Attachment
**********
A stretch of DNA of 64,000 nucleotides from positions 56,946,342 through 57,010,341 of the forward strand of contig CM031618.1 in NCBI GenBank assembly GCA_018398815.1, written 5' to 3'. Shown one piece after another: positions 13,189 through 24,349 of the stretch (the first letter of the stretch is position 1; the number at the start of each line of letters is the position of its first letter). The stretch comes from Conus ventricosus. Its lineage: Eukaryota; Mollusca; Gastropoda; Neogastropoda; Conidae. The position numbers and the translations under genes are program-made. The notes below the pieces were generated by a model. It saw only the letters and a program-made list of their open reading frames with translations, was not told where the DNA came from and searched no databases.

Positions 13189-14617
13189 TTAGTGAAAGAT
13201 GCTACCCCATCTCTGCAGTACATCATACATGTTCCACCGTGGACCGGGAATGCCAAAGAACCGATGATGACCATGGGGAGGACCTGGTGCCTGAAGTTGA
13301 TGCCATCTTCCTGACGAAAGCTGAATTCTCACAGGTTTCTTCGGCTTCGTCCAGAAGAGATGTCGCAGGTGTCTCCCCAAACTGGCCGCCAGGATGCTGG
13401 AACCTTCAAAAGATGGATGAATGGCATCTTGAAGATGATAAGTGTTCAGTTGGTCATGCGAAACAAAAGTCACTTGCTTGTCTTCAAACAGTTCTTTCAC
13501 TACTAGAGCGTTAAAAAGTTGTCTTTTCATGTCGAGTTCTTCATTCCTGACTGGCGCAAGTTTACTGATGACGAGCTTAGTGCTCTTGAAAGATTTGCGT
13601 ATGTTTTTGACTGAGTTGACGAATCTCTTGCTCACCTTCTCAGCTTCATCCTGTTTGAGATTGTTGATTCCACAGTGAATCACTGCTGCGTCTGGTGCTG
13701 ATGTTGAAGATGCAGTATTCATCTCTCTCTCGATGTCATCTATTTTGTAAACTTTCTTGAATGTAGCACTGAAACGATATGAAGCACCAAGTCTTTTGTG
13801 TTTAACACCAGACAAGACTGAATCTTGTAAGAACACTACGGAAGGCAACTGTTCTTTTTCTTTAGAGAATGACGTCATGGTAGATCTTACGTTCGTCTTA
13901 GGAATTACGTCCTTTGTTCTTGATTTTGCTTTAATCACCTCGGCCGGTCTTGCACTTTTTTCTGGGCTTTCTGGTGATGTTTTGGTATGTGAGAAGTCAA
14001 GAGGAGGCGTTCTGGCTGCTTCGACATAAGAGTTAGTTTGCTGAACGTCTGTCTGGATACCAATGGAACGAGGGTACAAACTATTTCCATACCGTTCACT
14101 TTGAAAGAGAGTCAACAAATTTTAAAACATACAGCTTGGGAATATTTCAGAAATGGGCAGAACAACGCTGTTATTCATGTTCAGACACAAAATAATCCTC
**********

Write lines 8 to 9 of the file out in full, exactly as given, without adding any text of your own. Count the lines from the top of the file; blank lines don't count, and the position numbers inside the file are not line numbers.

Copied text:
13601 ATGTTTTTGACTGAGTTGACGAATCTCTTGCTCACCTTCTCAGCTTCATCCTGTTTGAGATTGTTGATTCCACAGTGAATCACTGCTGCGTCTGGTGCTG
13701 ATGTTGAAGATGCAGTATTCATCTCTCTCTCGATGTCATCTATTTTGTAAACTTTCTTGAATGTAGCACTGAAACGATATGAAGCACCAAGTCTTTTGTG